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Sunday, January 31, 2021

Panthers begin to mate as zoo goes quiet without visitors

 

The zoo has not had a panther birth despite preserving the species since 12 years ago. (Freepik pic)

MELAKA: Thanks to the peace brought about at Melaka Zoo by Covid-19 restrictions, four of the zoo’s black panthers have begun to mate, giving hopes that they will breed.

Zoology Unit head Azman Ghazali said the absence of visitors at the zoo had left the animals free to express their natural behaviour and interact freely with their own kind.

Other animals were also showing the possibility that they might breed in the new calm.

Azman said that when visitors were allowed, the animals were often seen to be passive and would even shy away.

The changes as a result of the movement control order were now evident even in the mating behaviour of the zoo’s six black panthers, he said, giving rise to hopes of a panther birth.

The zoo has not had a panther birth over the 12 years of conservation efforts for the species. The female panther was taken in about six months ago.

“My hope is for the two to have healthy cubs so that after this we can design a programme to release these valuable species into their original habitat.

“The chances for the female panther to get pregnant are high because the animal caregiver is more focused on making observations, preparing a nutritious diet, providing a better play area as well as being able to make preparations for the birth,” he said.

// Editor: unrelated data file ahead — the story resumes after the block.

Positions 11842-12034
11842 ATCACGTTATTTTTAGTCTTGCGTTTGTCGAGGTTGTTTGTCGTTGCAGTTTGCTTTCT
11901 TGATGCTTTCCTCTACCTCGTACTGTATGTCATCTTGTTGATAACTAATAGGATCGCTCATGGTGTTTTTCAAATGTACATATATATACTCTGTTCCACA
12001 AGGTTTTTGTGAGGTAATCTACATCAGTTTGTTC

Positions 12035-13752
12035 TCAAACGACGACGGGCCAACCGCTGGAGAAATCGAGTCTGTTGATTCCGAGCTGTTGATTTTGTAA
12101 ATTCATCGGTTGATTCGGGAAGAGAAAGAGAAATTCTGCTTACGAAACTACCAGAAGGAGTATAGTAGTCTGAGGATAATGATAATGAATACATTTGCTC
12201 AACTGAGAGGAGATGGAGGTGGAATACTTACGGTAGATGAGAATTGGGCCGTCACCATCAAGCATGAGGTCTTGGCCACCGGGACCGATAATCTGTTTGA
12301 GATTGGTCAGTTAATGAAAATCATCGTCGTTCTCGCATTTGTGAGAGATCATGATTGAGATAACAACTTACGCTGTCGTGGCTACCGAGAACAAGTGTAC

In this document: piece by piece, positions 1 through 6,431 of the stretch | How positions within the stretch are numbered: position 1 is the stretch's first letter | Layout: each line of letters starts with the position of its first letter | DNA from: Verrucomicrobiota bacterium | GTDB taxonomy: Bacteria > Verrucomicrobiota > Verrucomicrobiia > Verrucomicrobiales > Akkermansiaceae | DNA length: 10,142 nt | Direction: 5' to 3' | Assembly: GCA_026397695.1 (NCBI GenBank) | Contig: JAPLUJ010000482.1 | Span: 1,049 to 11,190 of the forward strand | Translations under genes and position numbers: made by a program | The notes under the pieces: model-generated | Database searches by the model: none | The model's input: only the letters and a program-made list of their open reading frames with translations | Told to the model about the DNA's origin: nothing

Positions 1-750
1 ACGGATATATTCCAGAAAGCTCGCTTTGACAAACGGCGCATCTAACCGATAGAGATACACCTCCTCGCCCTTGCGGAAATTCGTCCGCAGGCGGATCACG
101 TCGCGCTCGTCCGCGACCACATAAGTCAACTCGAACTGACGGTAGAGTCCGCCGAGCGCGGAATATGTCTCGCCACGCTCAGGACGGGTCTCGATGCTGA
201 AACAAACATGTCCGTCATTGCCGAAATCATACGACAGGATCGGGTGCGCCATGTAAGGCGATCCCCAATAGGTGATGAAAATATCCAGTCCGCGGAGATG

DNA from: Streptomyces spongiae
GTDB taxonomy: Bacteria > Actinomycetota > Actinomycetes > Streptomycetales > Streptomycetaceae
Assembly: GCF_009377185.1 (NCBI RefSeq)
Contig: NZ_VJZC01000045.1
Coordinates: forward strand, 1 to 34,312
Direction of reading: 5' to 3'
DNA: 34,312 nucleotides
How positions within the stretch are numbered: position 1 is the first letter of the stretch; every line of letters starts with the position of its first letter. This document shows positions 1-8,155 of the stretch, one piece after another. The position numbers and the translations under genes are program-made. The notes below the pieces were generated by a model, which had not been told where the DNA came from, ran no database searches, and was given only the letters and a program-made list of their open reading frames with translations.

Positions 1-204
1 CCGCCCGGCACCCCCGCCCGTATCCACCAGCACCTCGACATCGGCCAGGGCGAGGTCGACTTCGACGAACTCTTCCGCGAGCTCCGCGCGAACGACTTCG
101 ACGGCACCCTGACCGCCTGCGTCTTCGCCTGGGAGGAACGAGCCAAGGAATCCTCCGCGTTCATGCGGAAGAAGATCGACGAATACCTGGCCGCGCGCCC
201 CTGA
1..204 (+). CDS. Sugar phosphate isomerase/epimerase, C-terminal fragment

Azman said other animals had also shown the possibility to breed more in this new quiet at the zoo.

“For example, parrots are among the ‘key species’ at the Melaka Zoo and there are more than 20 species, such as the blue-and-gold macaw and scarlet macaw, and these birds need a calm atmosphere to incubate their eggs in the nest.

“If the bird is depressed or feels disturbed by visitors, it will leave its nest thus causing the egg to not hatch,” he said.

Wildlife assistant Muhammad Aizad Faizatul Azreen said that although the zoo is not open during the current MCO period, a total of 40 trained animal keepers still work daily to ensure the welfare, safety and health of animals under their care.

Black panthers are black-coated leopards of the species Panthera pardus. They are found in the tropical rainforests of South and Southeast Asia, and are most common south of the Kra Isthmus where almost all panthers, or leopards, are black. Nowhere else in the world are there as many black panthers, according to a National Geographic article. - FMT

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